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Highlights Of Day 2 Of The Republican National Convention


It is the third night of the Republican National Convention. And tonight, viewers of the mostly virtual event will take a side trip to Baltimore. That is where Vice President Mike Pence will deliver his keynote speech.


VICE PRESIDENT MIKE PENCE: I'll be going to Fort McHenry, which was the very place that inspired our national anthem.

CHANG: The Trump campaign says Pence will be looking to draw a contrast between President Trump and his Democratic rival, Joe Biden. NPR White House correspondent Tamara Keith joins us with more.

Hey, Tam.


CHANG: So what do you expect to hear from the vice president tonight?

KEITH: Well, you know, Vice President Pence has led the coronavirus task force since earlier this year. And you can expect him to talk about the actions that the administration has taken to address the pandemic. You know, this convention comes as about a thousand Americans a day are still dying from the virus. And people are grappling with job losses. There's this new school year that's happening online and elsewhere. And there's just so much instability that declaring victory won't quite be possible. But you can expect the vice president will speak in very optimistic tones anyway. That's what the campaign is telling us.

It's something we've heard throughout this week - the administration and Trump allies downplaying the severity of the problem with the pandemic and overselling the success of the response. And also, I think we can probably anticipate that the president might make an appearance with his running mate tonight. There have been Trumpy (ph) surprises every night.

CHANG: All week. So I'm curious because, you know, there's a lot going on right now - we have Hurricane Laura approaching. The president is sending federal law enforcement to Wisconsin after police there shot a Black man who was not armed. How do you think these news events will figure into the convention tonight?

KEITH: Yeah, it's a really open question whether the president or other speakers at the convention will address this or make this part of the story tonight. President Trump has repeatedly portrayed himself as a law-and-order president and slammed Democrats for failing to address the protests during their convention last week. Today, he said on Twitter he will not stand for looting, arson, violence and lawlessness on America's streets.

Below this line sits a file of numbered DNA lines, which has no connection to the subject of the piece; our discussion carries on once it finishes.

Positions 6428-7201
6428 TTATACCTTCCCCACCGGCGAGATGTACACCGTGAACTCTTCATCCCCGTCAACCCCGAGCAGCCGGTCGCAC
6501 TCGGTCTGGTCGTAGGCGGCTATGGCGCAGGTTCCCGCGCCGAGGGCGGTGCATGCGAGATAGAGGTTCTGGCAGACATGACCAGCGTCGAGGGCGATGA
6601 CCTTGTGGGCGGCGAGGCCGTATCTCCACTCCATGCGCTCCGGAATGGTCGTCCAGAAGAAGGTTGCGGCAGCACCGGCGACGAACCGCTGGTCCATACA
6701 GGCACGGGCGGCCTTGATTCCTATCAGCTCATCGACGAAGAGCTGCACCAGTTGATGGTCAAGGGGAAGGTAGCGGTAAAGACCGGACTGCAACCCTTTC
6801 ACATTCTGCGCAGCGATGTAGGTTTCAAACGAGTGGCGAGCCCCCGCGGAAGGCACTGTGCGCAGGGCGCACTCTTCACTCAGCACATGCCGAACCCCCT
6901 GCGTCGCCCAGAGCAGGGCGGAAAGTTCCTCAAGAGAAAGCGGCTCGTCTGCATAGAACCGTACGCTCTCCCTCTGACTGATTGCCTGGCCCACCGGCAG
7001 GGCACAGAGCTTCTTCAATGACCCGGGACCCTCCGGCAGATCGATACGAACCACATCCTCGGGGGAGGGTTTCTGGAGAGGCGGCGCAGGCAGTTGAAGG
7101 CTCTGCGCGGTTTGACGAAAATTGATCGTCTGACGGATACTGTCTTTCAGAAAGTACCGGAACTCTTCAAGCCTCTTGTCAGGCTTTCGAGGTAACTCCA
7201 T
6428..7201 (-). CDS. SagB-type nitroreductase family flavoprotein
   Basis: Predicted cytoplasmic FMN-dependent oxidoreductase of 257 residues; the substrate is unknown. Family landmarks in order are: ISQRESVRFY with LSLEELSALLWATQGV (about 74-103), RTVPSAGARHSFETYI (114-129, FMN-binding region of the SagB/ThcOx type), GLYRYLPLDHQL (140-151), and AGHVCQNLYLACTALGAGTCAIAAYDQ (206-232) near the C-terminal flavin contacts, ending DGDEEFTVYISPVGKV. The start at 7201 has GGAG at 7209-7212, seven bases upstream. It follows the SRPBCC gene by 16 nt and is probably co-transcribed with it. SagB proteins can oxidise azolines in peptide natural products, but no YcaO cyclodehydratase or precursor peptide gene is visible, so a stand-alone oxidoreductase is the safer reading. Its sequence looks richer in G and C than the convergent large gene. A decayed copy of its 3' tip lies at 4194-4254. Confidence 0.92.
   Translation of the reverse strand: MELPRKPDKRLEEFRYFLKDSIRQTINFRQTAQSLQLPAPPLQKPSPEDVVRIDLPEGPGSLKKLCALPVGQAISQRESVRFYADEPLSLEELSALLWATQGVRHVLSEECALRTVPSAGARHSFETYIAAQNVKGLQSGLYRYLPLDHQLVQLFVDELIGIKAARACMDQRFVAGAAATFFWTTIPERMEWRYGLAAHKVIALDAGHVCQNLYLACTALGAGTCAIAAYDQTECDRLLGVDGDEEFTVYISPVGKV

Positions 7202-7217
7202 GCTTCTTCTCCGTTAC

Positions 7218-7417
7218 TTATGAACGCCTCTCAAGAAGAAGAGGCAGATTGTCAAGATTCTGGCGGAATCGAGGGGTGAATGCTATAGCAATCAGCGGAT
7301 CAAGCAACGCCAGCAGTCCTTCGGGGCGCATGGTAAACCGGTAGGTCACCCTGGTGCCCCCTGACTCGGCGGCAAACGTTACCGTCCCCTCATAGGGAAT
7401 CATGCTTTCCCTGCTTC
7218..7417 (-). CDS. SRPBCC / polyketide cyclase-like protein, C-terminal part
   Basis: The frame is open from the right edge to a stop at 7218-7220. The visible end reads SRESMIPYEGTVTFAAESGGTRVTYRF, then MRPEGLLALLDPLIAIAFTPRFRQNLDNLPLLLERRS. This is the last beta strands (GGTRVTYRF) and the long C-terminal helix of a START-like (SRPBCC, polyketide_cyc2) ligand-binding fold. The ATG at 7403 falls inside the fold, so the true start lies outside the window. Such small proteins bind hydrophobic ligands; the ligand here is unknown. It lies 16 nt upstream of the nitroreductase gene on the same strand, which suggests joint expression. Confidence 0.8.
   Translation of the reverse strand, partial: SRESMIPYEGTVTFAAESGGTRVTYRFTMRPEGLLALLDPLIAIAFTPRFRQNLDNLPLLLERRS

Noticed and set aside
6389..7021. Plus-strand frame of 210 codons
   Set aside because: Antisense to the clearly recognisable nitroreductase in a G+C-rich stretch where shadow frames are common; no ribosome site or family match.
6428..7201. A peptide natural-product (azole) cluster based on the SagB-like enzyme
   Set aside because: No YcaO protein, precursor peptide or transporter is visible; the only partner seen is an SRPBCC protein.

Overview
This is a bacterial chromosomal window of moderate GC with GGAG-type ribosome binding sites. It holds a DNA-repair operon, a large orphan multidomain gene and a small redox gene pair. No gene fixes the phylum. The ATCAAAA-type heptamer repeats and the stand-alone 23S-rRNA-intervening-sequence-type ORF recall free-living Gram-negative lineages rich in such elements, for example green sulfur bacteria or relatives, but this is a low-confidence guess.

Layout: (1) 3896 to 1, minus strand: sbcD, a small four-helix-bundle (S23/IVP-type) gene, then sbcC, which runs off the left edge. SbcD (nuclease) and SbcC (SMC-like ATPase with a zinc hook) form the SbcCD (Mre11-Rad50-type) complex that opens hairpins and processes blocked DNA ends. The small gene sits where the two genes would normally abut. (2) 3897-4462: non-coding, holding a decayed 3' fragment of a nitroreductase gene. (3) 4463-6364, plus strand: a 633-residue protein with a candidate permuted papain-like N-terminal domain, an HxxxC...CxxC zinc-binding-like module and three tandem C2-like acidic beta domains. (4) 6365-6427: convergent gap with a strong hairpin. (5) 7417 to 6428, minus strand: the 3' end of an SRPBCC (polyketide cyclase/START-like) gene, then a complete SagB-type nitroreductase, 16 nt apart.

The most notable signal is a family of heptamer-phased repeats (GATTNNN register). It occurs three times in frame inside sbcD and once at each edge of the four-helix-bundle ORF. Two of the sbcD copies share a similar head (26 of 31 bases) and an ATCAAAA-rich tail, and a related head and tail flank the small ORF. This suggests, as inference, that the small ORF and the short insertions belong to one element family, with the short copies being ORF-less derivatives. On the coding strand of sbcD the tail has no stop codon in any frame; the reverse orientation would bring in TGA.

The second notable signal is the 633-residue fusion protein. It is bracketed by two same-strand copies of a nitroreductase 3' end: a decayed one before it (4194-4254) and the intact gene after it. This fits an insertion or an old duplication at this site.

Meanwhile, former Vice President Joe Biden put out a video today, a little bit of counterprogramming. He said that he had spoken with the family of Jacob Blake and said justice must be served. But he also addressed the looting and killing last night of two protesters.


JOE BIDEN: Protesting brutality is a right and absolutely necessary. But burning down communities is not protest. It's needless violence.

KEITH: That hurricane headed towards the Gulf Coast is also a big issue for the president. In the past, he's wanted to show that he has things under control. In fact, this storm risks overshadowing the convention with dire warnings of deadly storm surge and very strong winds.

CHANG: OK. So besides the vice president, who else do we expect to hear from during the convention tonight?

KEITH: Well, we're going to hear from Kellyanne Conway. She led President Trump's campaign to victory in 2016, and she was the first woman to lead a winning presidential campaign. As a counselor to the president at the White House, she has focused on the opioid epidemic. We are likely to hear some of that.

And this will be a swan song for her. She announced that she is leaving the White House to focus on her family. There has been some drama because her husband, George Conway, has been a very public opponent of the president, and one of her teenage daughters has also been quite active on social media speaking out against Trump.

CHANG: That is NPR's Tamara Keith.

Thank you, Tam.

KEITH: You're welcome. Transcript provided by NPR, Copyright NPR.

Tamara Keith has been a White House correspondent for NPR since 2014 and co-hosts the NPR Politics Podcast, the top political news podcast in America. Keith has chronicled the Trump administration from day one, putting this unorthodox presidency in context for NPR listeners, from early morning tweets to executive orders and investigations. She covered the final two years of the Obama presidency, and during the 2016 presidential campaign she was assigned to cover Hillary Clinton. In 2018, Keith was elected to serve on the board of the White House Correspondents' Association.